Misusing church brands: problems with the ownership and management of denominational brand imagery in the United Methodist Church

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Trademarked images frequently play an important role in helping contemporary religious institutions establish and maintain a visual identity for their brands. But, these images and the subsequent decision to protect them legally also signify a clash of opinions on authority, theology and rights of ownership. Thus, disputes about trademarked images within religious communities are more than mere negotiations over who can and cannot use a particular symbol, but are ultimately conflicts that end up demarcating the boundaries of institutional membership and revealing a religious body’s (often unquestioned) allegiance to market-based principles. This article explores a case study regarding the United Methodist Church’s ‘Cross and Flame’ insigne, and investigates how tensions over the logo’s proper use uncover implicit statements about the denomination’s position on free market competition in a religious marketplace.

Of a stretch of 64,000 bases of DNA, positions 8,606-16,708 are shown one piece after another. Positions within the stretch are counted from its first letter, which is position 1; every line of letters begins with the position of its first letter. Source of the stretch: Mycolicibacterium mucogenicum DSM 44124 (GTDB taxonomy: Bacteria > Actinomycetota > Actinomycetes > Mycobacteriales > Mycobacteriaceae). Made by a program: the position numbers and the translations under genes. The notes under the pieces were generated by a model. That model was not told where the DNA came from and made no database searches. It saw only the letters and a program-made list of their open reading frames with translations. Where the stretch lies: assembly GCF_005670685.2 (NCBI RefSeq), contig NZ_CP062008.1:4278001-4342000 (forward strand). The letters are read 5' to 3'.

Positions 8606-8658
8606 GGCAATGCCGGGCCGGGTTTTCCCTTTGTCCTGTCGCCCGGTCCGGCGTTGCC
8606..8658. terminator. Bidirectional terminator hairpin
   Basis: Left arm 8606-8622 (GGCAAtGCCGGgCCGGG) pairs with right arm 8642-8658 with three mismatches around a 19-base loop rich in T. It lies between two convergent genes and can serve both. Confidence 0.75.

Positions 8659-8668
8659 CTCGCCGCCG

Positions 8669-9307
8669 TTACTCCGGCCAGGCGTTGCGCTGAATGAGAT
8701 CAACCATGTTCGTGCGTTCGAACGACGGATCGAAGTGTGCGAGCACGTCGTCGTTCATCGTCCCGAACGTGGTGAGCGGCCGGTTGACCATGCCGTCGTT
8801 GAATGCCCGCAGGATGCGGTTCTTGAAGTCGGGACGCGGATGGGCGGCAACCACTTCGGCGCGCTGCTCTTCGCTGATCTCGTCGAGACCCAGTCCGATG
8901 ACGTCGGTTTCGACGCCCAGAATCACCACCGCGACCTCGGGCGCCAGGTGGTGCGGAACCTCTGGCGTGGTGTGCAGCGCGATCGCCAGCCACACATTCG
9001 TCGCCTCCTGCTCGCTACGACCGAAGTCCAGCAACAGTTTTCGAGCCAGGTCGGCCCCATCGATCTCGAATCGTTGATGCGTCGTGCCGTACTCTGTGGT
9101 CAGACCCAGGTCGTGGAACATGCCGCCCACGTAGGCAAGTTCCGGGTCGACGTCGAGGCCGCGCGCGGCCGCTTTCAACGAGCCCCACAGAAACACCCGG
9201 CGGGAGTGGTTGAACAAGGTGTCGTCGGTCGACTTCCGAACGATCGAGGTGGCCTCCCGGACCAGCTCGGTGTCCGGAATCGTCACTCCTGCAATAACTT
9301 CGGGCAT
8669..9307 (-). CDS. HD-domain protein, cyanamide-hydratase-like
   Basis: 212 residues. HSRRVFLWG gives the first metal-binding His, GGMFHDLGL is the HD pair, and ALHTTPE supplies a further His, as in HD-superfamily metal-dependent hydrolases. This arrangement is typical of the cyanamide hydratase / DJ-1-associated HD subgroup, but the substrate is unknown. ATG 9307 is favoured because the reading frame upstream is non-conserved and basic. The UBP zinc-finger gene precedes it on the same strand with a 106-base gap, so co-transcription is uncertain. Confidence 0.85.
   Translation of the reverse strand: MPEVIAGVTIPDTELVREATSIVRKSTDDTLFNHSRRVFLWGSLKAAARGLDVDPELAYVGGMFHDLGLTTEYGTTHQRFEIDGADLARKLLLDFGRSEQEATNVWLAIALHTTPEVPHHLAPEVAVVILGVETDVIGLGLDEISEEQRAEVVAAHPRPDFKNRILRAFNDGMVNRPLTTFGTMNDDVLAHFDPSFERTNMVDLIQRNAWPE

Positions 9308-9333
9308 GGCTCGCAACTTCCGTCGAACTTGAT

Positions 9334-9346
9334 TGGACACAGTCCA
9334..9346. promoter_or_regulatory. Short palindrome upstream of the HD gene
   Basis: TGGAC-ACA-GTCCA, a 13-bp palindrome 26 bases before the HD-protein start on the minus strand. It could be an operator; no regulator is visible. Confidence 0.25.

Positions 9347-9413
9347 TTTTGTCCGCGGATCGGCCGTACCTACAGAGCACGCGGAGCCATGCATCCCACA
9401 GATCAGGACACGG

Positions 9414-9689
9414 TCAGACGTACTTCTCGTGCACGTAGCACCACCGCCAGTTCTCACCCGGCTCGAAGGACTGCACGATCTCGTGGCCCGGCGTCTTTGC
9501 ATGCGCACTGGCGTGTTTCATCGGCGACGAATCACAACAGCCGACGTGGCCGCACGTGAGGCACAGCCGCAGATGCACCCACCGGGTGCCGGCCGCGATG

Creative Commons License

Creative Commons Attribution 4.0 License
This work is licensed under a Creative Commons Attribution 4.0 License.